Interfaith Voices: the Pope’s Message on Economic Justice

Pope Francis will be making his first Papal visit to the United States in September. The Pope will address the Congress in DC on Thursday, September 24 and address the United Nations on Friday, September 25. He’ll also be joining the 2015 World Meeting of Families in Philadelphia. Pope Francis will most likely be speaking on some of the topics from his recently released encyclical, namely: environmental and economic justice.

The Pope’s visit is not only a joyous occasion but it also presents a great opportunity for the IWJ network and those who we work closely with to bring momentum to our work. The Pope’s message on economic justice is really an amplification of the solid drumbeat worker justice advocates have been singing for years. With one of the world’s most prominent and respected faith leaders singing our song, now is a great time to get more voices involved.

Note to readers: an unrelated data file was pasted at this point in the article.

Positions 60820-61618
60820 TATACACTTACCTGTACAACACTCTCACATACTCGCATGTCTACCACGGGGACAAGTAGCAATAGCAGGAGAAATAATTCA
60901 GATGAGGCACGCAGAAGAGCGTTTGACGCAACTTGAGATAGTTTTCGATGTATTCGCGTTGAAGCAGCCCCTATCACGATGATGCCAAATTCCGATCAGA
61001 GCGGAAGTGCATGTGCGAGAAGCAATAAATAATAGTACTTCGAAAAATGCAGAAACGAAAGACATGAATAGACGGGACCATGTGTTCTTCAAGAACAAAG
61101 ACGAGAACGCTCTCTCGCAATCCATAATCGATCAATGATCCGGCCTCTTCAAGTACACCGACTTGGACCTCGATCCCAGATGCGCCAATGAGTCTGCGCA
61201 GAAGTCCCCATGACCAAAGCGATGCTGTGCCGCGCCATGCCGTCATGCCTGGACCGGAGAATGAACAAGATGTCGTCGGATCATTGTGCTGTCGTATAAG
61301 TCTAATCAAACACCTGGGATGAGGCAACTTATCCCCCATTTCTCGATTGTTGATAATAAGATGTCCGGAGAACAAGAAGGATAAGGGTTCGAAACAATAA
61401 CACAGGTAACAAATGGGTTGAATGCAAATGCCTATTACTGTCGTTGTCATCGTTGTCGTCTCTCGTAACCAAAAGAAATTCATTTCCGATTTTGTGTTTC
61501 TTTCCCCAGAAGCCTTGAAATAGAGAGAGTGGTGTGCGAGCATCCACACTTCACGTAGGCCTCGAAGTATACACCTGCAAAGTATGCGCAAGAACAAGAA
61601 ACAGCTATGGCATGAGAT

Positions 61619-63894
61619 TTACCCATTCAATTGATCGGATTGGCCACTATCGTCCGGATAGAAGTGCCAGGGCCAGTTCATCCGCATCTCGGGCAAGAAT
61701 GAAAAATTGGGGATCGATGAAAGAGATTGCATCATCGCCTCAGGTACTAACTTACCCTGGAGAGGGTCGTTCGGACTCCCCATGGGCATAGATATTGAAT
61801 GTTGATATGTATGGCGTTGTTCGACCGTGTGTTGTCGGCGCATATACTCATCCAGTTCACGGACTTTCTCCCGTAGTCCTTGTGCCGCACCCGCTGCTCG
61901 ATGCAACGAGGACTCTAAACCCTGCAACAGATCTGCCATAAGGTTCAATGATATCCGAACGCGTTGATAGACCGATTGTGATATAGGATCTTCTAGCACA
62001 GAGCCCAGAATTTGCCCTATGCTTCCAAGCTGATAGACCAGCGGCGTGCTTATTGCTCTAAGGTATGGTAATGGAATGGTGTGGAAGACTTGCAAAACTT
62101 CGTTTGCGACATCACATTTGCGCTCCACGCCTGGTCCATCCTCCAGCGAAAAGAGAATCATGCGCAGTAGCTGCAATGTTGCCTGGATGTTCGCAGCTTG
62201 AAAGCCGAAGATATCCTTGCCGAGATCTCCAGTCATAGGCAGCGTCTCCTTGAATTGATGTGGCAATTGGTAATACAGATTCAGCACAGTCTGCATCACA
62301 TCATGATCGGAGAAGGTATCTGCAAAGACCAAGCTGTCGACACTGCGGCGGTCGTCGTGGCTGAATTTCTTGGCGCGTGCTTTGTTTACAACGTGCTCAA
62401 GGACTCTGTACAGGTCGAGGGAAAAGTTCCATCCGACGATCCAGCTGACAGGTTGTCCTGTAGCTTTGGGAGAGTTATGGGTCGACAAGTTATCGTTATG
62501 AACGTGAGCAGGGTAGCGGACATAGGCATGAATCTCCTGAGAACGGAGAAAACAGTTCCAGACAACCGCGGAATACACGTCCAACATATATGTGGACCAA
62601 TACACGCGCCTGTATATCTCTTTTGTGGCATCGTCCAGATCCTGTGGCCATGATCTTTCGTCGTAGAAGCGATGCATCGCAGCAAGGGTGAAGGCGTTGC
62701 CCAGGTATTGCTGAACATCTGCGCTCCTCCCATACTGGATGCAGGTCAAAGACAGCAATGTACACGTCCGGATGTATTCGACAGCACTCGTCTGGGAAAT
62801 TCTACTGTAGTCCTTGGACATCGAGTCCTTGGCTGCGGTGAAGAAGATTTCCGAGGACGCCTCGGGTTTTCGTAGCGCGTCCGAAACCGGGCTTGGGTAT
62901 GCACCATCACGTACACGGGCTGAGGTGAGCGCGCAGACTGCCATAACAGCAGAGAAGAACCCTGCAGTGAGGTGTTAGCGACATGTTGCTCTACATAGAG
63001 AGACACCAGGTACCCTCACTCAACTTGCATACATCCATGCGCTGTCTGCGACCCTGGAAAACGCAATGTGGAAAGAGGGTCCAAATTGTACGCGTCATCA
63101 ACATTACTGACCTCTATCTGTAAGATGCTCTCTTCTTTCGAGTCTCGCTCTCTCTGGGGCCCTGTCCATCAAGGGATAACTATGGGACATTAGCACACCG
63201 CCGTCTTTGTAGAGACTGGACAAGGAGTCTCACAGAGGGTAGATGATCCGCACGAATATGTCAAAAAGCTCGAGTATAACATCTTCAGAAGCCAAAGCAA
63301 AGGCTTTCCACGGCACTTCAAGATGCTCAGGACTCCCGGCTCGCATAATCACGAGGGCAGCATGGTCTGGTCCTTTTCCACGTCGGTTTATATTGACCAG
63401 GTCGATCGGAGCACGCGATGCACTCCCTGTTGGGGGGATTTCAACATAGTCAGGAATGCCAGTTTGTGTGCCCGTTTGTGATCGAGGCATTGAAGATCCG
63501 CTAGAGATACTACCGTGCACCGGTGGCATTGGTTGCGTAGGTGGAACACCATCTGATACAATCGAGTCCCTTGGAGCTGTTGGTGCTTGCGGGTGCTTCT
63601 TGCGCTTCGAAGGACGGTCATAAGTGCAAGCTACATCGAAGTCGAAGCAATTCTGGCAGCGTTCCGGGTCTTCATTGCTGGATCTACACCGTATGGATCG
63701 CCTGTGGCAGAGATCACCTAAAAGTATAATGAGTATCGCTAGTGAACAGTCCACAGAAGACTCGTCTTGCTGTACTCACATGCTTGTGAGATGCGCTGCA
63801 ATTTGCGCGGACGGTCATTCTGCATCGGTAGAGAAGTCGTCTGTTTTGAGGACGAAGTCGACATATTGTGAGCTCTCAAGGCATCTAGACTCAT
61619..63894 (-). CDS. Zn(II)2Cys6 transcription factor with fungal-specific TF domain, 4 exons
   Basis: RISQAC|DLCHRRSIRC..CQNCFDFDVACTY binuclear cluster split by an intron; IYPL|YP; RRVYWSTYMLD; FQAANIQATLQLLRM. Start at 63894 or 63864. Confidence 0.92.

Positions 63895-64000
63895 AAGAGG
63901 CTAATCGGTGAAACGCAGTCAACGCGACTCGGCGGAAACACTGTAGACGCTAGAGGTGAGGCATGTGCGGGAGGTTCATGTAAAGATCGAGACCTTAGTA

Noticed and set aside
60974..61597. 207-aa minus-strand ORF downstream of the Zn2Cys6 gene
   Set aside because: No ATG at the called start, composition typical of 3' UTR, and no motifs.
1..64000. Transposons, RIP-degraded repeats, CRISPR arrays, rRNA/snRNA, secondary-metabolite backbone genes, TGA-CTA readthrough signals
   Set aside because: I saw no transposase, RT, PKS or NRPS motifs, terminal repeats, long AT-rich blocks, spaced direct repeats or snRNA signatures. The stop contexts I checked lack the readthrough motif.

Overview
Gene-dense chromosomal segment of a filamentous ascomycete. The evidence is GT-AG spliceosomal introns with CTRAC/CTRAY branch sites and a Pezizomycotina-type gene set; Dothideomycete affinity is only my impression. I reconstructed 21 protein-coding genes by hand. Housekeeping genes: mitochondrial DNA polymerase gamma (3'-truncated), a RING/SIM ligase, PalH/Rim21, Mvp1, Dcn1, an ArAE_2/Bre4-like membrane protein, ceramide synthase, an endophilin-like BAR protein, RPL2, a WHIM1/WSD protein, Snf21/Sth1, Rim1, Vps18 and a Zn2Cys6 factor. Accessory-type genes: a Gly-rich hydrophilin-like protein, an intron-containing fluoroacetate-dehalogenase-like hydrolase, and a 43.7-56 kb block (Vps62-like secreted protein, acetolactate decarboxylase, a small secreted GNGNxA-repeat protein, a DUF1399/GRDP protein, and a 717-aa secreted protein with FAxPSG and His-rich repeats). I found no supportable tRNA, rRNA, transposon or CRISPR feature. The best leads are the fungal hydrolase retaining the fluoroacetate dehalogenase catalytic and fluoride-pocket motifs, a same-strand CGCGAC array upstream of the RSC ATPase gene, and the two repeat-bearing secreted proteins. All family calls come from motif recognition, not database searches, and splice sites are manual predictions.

Anticpating the Pope’s visit in late September, IWJ will be producing materials and supporting affiliates coordinating events that should build your local work:

-          Labor Day Weekend for Worker Justice: This year’s Labor Day Weekend material will highlight messages from the Pope’s encyclical. The toolkit will include bulletin inserts and other material to help study the Pope’s document.

-          Watch Parties: The Pope will be making his address to Congress on Sept 24. We encourage everyone to gather and listen where they can!